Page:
• In critical care, diagnostic imaging, outpatients and children and young people staff kept clear, up to date, detailed records of patients care and treatment.
  • Overall in critical care, children’s and young people, end of life, outpatients and diagnostic imaging services people were protected from abuse and avoidable harm.
  • We identified comprehensive systems where in place to keep people safe and risks were regularly assessed and updated.

  • The services controlled infection risk well and staff kept themselves and equipment clean.
  • Within critical care, end of life, outpatients and diagnostic imaging there were sufficient numbers of suitably trained and competent staff available to care for patients safely.
  • Staff in urgent and emergency, services for children and young people, end of life care, diagnostic imaging and critical care provided care and treatment based on national guidance. Managers checked to make sure staff followed guidance and audits were undertaken and acted upon to improve services. Staff, teams and services worked well together to provide effective care for patients.
  • We observed exceptional care in both children’s and young people’s services and critical care. We observed staff going ‘above and beyond’ to ensure patients and their relatives were supported and involved in treatment plans.
  • Overall in the services other than patients were treated with care and compassion. Patients and their relatives were complimentary about the care and treatment they received.
  • Staff involved patients and those close to them in decisions about their care and treatment.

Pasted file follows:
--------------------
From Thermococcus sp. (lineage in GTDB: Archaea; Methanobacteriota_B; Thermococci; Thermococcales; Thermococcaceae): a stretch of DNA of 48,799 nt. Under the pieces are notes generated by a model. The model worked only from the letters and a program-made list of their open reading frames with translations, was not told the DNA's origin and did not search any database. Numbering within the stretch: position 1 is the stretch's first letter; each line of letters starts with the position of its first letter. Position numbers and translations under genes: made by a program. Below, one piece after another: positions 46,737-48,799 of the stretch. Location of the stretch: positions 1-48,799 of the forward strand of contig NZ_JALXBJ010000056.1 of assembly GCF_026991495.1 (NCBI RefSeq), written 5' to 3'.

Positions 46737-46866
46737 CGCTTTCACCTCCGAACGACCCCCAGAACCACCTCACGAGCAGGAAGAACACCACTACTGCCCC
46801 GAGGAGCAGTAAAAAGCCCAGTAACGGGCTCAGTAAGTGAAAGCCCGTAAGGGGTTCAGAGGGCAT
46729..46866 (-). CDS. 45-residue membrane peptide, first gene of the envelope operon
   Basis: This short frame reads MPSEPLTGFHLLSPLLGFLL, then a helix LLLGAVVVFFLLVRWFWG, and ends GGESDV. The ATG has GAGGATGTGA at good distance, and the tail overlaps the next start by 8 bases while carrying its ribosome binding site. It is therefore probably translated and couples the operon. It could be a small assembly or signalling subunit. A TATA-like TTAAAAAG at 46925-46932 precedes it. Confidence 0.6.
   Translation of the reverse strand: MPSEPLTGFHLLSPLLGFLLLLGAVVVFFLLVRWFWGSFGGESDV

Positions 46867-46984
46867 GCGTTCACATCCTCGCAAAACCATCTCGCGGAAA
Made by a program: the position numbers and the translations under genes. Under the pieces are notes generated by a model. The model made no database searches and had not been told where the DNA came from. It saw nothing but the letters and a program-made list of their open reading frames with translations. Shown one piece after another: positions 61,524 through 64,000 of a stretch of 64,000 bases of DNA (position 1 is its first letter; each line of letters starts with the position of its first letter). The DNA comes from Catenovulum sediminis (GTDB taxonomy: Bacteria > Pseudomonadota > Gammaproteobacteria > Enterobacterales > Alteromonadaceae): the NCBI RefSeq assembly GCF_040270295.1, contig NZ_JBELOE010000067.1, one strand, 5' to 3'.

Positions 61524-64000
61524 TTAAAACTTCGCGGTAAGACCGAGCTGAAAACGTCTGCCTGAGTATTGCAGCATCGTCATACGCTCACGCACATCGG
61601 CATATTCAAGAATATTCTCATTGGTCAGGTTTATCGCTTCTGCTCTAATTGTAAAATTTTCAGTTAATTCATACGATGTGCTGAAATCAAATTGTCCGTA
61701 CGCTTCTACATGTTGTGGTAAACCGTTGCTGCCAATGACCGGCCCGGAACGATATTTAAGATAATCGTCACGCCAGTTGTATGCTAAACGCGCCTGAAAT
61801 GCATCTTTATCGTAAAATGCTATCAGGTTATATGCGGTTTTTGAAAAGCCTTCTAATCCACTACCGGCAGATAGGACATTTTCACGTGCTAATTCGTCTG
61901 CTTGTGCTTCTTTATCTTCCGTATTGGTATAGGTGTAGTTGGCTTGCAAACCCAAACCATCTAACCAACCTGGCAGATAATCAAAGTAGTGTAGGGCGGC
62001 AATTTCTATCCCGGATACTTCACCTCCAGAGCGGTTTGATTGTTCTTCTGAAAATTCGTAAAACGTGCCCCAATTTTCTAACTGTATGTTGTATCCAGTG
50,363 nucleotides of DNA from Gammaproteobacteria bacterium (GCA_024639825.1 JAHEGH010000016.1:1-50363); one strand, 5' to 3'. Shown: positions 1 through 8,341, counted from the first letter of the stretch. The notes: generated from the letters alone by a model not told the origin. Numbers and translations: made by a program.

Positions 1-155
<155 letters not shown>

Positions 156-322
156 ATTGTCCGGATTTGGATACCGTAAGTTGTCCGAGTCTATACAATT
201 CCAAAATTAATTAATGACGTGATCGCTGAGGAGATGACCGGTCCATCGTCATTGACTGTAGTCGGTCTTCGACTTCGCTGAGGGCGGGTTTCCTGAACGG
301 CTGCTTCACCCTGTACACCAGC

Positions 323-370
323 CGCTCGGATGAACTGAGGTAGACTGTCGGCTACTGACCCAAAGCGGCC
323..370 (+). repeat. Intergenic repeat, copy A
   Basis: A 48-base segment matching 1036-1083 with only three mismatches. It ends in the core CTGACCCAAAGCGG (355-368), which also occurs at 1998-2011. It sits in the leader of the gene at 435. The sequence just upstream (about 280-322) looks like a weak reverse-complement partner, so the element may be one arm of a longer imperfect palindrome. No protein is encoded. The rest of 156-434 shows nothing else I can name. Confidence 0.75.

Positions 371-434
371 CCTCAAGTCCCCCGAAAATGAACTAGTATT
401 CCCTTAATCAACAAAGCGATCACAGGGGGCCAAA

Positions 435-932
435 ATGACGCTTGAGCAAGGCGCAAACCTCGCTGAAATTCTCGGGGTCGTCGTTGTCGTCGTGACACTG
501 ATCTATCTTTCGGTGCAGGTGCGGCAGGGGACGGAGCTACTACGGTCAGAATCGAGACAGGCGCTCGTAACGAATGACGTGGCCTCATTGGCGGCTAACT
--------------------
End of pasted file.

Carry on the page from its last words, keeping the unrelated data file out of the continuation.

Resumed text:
• Staff offered emotional support to patients and their relatives.
  • In most services we inspected we found people were able to access the service when they needed them. The services had been planned and provided in a way that met the needs of local people.
  • The services mostly took account of people’s needs and were flexible to encompass individual needs and preferences.
  • In critical care there was a proactive approach to understanding the needs and preferences of different groups of people and to delivering care in a way that met those needs, which was accessible and promoted equality.
  • Effective governance processes which monitored the quality of services provided were evident some services
  • Within critical care there was a fully embedded systematic approach to improvement. The service was forward looking, promoted training and clinical research and encouraged innovations. The service made effective use of internal and external reviews and learning was shared effectively and used to make improvements. There was a record of shared working locally, nationally and internationally.
  • Some services engaged well with patients, staff, and the public and local organisations to plan and manage appropriate services
Inspection areas

Safe

Requires improvement

Updated 5 October 2018

Effective

Requires improvement

Updated 5 October 2018

Caring

Requires improvement

Updated 5 October 2018

Responsive

Requires improvement

Updated 5 October 2018

Well-led

Requires improvement

Updated 5 October 2018

Checks on specific services

Medical care (including older people’s care)